The Grosses also challenge appellants' proof of attorney's fees, arguing it is insufficient as a matter of law to support a judgment because they failed to segregate the fees by claim and/or party.
The affidavit filed by Shaw in support of attorney's fees does not segregate between recoverable and non-recoverable claims. Shaw explained that he was the lead attorney for both VSDH and himself in this case and that he was the lead attorney for Hickok during the time his firm represented Hickok in this matter, from approximately July of 2009 through July of 2010. Within the affidavit, Shaw specified that $146,200 represented a reasonable and necessary attorney's fee for his firm's representation of VSDH and himself as well as his representation of Hickok. An attached itemized billing statement showing the initials of the person performing the work, a brief description of the service, the date it was performed, the time spent, hourly rate, and the amount billed, indicated that from July 1, 2009 through June 19, 2015, a total of $146,200 for 416.50 hours of total time was expended by Shaw's firm in this cause. In a later paragraph in the affidavit, Shaw asserted that the claims were inextricably intertwined:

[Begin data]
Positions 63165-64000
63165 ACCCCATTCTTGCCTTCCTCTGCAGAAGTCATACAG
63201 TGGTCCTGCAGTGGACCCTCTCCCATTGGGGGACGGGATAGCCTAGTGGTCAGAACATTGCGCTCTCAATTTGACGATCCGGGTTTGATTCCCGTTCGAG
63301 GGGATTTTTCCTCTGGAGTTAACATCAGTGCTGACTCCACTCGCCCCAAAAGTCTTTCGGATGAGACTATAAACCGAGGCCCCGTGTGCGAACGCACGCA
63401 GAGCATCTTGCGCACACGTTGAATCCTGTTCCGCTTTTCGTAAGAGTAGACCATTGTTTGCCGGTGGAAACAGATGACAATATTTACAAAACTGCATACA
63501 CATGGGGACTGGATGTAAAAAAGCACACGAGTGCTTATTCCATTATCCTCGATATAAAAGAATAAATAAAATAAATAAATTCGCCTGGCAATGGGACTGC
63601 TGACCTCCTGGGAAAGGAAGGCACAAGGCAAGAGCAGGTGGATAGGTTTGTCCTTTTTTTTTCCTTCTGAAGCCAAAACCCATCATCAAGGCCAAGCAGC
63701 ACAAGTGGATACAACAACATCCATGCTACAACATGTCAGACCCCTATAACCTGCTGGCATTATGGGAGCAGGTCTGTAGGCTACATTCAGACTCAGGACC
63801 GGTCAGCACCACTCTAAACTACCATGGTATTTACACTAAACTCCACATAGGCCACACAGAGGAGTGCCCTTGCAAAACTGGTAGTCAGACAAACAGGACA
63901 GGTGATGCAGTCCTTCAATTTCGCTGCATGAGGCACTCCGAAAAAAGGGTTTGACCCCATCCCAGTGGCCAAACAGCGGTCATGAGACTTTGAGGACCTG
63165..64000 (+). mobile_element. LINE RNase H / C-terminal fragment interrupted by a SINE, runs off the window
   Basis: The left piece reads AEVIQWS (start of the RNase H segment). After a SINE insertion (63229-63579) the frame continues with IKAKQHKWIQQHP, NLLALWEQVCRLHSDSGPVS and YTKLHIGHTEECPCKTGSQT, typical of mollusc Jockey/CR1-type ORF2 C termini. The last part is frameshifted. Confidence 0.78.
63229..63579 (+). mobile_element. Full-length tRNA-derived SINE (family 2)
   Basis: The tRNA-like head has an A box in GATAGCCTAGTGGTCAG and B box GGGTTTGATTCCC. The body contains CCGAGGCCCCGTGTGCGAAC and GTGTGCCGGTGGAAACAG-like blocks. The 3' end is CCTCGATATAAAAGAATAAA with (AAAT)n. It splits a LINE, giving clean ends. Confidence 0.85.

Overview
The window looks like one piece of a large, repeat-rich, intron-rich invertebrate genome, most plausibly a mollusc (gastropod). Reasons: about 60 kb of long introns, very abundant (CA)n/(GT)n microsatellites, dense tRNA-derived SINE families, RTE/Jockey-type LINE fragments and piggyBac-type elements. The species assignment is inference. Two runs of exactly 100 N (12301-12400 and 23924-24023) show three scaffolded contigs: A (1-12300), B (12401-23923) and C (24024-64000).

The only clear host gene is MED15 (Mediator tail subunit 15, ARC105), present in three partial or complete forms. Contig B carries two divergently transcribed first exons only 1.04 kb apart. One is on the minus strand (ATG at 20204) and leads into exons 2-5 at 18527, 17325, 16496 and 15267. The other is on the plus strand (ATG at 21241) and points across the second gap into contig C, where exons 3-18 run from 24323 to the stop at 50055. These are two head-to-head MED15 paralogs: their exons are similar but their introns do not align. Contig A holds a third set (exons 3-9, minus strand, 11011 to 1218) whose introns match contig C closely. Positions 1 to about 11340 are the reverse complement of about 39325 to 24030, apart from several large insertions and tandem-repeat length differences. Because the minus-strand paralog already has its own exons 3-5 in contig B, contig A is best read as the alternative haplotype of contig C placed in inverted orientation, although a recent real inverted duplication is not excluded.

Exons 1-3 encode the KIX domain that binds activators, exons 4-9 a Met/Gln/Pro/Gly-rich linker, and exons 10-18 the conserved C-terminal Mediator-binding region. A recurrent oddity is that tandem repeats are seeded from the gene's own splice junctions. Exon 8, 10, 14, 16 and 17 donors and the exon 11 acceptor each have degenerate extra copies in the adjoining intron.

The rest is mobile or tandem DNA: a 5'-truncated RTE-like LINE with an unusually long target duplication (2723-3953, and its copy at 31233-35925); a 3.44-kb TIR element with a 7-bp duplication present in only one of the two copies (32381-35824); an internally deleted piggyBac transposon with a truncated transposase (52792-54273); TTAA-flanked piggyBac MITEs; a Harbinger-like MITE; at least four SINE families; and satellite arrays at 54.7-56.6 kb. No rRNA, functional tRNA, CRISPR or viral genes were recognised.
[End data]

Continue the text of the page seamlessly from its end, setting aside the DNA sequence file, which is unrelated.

The Grosses argue, in part, that the statement in Shaw's affidavit that segregation was not possible is insufficient as a matter of law and not supported by the evidence. They point out that Shaw's affidavit shows legal services were provided by his firm to both Shaw and Hickok, who are not legally permitted to recover attorney's fees. The Grosses also argue Shaw and Hickok asserted causes of action that would not permit the recovery of attorney's fees, such as negligence.
During the July 25, 2016 hearing held before the trial court on the motion to correct or modify the judgment, counsel for the Grosses referred to written objections to Shaw's affidavit he had filed prior to the hearing. Those objections are not part of the record on appeal,